Facebook has tried to address these vulnerabilities by requiring advertisers to verify their identities in some countries and building tools for users to see who pays for what ads. But as with general content moderation, it ultimately falls on Facebook to determine what political speech should be scrutinized or permitted.
Again, the company wants to pass the buck.
Zuckerberg writes, “our systems would be more effective if regulation created common standards for verifying political actors.” This would give the company an external standard to measure up to. Then, if unforeseen problems arise despite strict compliance with the letter of the law, it would not be Facebook’s fault. Rather, the laws would be the problem.
It may also handicap competitors. In 2011, Facebook attorneys argued that requiring such disclaimers for ads would be “inconvenient and impracticable,” and so should be exempt from Federal Election Commission (FEC) regulations. Perhaps this is no longer the case for the company, but such burdens may still be insurmountable for smaller companies.
Governments have an interest in maintaining the integrity of their elections. Leaders may want to consider how to shore up their electoral policies to keep up in the digital age. (The situation is more complicated for non-ad political speech since FEC rules generally target campaign finance.) But it’s worth noting that Zuckerberg’s call for government-mandated data transparency could be at odds with his next proposal: global data privacy.
Global Privacy Regulation
Some may be surprised to see Facebook, thought of as an especially bad actor on privacy matters, come out in support of global privacy regulation. The company publicly opposed the EU’s General Data Protection Regulation. It also is courting federal lawmakers to preempt California’s similar law, the California Consumer Privacy Act (CCPA), before it goes into effect next year.
Has Facebook had a change of heart? Zuckerberg writes, “it would be good for the Internet if more countries adopted regulation such as GDPR as a common framework.”
Well, it might be good for Facebook at least.
It’s not that Facebook was thrilled about the GDPR. If companies can avoid having to curtail profitable activities and hire armies of lawyers to stay true to the letter of the law, they usually prefer that.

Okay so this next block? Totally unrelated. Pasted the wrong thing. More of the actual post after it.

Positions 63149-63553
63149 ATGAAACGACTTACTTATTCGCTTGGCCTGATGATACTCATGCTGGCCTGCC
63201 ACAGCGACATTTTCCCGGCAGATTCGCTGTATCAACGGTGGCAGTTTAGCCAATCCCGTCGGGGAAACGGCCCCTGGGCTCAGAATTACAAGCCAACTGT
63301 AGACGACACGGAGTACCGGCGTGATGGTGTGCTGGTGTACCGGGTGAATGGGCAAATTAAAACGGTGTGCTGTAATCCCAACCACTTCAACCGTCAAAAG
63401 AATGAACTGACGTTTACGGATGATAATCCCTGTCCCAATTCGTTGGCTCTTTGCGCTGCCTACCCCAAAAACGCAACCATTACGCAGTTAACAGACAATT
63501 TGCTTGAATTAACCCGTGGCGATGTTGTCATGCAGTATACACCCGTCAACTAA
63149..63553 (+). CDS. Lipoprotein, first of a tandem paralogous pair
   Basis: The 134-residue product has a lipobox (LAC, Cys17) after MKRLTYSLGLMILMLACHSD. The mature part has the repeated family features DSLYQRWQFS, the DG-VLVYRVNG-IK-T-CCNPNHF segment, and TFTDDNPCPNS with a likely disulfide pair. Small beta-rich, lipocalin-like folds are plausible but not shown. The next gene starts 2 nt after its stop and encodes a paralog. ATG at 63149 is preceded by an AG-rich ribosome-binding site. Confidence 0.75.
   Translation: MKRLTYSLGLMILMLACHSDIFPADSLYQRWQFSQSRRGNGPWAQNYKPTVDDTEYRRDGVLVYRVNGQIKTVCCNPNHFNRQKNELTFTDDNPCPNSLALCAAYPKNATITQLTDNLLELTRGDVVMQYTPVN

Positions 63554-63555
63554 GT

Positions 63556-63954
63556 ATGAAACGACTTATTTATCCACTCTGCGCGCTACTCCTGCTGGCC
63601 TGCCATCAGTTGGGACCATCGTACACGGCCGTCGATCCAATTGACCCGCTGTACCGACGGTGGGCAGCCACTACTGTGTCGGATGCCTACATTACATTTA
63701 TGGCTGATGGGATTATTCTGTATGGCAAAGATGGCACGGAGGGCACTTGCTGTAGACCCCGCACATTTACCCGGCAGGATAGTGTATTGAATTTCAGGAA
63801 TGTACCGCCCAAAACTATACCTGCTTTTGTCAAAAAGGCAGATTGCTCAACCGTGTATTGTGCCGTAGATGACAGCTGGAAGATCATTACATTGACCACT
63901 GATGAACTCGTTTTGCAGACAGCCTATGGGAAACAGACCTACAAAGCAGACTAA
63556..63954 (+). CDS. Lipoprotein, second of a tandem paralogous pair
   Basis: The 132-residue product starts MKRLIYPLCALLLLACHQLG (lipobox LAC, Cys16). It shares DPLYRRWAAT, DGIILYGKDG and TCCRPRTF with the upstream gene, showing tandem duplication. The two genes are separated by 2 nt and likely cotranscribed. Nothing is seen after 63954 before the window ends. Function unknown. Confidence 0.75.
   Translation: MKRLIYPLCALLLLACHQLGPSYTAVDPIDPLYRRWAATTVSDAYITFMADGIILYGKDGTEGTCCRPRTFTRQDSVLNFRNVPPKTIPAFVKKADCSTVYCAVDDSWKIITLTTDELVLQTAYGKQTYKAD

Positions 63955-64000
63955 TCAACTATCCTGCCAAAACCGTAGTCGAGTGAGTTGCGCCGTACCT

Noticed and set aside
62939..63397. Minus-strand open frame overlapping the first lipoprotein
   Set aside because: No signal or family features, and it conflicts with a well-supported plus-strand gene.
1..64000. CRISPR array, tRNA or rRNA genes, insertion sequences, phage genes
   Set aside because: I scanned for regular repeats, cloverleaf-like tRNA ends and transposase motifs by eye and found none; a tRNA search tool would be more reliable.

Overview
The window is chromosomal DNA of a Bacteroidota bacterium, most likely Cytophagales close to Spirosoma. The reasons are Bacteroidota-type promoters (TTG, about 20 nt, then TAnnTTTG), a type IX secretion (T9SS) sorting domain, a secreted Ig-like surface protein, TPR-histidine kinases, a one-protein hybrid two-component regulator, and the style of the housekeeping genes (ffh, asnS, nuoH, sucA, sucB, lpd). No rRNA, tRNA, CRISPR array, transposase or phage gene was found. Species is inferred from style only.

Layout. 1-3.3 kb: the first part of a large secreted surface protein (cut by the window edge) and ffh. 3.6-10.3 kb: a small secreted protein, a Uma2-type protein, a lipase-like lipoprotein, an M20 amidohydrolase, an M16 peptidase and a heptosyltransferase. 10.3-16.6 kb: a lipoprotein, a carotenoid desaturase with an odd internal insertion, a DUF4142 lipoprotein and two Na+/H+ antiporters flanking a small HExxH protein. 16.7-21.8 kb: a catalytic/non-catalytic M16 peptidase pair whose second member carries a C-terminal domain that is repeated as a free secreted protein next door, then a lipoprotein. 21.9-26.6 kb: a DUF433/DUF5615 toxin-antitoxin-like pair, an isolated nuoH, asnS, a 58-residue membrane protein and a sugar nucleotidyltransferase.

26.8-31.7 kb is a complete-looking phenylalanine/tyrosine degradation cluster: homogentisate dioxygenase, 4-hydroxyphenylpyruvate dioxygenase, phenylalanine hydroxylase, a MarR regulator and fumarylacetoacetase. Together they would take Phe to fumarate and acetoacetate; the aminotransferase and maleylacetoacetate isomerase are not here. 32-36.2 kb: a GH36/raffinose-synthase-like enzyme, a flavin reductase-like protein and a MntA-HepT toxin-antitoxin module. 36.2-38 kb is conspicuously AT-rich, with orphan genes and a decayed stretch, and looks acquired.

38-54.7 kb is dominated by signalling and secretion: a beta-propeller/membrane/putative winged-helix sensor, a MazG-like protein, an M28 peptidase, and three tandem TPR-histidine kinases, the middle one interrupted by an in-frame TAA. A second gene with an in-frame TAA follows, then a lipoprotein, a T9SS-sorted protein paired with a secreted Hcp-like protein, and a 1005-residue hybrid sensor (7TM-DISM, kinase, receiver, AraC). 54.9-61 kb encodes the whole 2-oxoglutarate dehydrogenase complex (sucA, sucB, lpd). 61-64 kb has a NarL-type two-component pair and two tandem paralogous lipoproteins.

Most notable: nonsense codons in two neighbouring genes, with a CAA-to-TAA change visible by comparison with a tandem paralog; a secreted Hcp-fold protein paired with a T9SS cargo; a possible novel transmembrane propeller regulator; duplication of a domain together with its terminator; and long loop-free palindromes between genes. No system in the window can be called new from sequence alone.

But regulations can have the serendipitous effect of handicapping competition as well. Consider that after the GDPR was passed, the market share for advertising giants like Facebook and Google shot up overnight.
Data Portability Guarantees
The last plank of Zuckerberg’s plan for a new internet was either a snoozer or a head-scratcher for many. He writes: “If you share data with one service, you should be able to move it to another. This gives people choice and enables developers to innovate and compete.” He believes that regulations must guarantee this ability.
This goal is not objectionable. But you may wonder why regulation is required to achieve it, and why Facebook of all companies is getting behind it.
Shortly after calling for state intervention, Zuckerberg mentions his company’s support for the Data Transfer Project, which is an open source effort to standardize data transfer formats so that users can easily move from platform to platform. If private efforts are underway, why is the state needed? And why does Facebook care?
Few would have called Facebook a champion of data portability before this. In fact, critics worry that its (perhaps poor) stewardship of “our data” gives it a “lock in” advantage over competitors.
While Facebook does offer tools to export some data to other platforms, it closely guards each person’s “social graph” from other services. This network of connections between people is part of what makes Facebook so effective and profitable. It’s not surprising that it would want to keep social graph data under wraps, but it seems at odds with the company’s new pivot to embracing data portability.
Some believe this is a defensive move. Facebook also owns Instagram and WhatsApp, and recently drew antitrust criticism for more tightly integrating messaging services across those platforms. But if users are sharing data across all social network platforms, then maybe Facebook could escape serious scrutiny.
There is a more straightforward rationale. Facebook already operates the largest social network ecosystem in the world. A global data portability requirement would fall on its competitors as well. This means they would have to build tools for their users to migrate to Facebook. Because Facebook already has the biggest network, it is more likely that people will migrate to one of Facebook’s platforms than the other way around. And because of the complex way that “data” is considered in law—even the GDPR leaves social graphs alone—Facebook would not be required to share its competitive edge with others.
More Regulation, Less Competition?
Zuckerberg’s op-ed was short and seemingly straightforward. But there is a lot to unpack in the CEO’s four simple regulatory requests.
In each case, the company benefits from the glow of good press for seeming to selflessly call on the government to restrain itself. Yet as we have seen, Facebook may not have wholly altruistic reasons in calling for government regulations. These proposals could weaken or kill competitors while strengthening its own market dominance and make it more difficult for the next Facebook to get out of a dorm room.
Photo credit: Lawrence Jackson /White House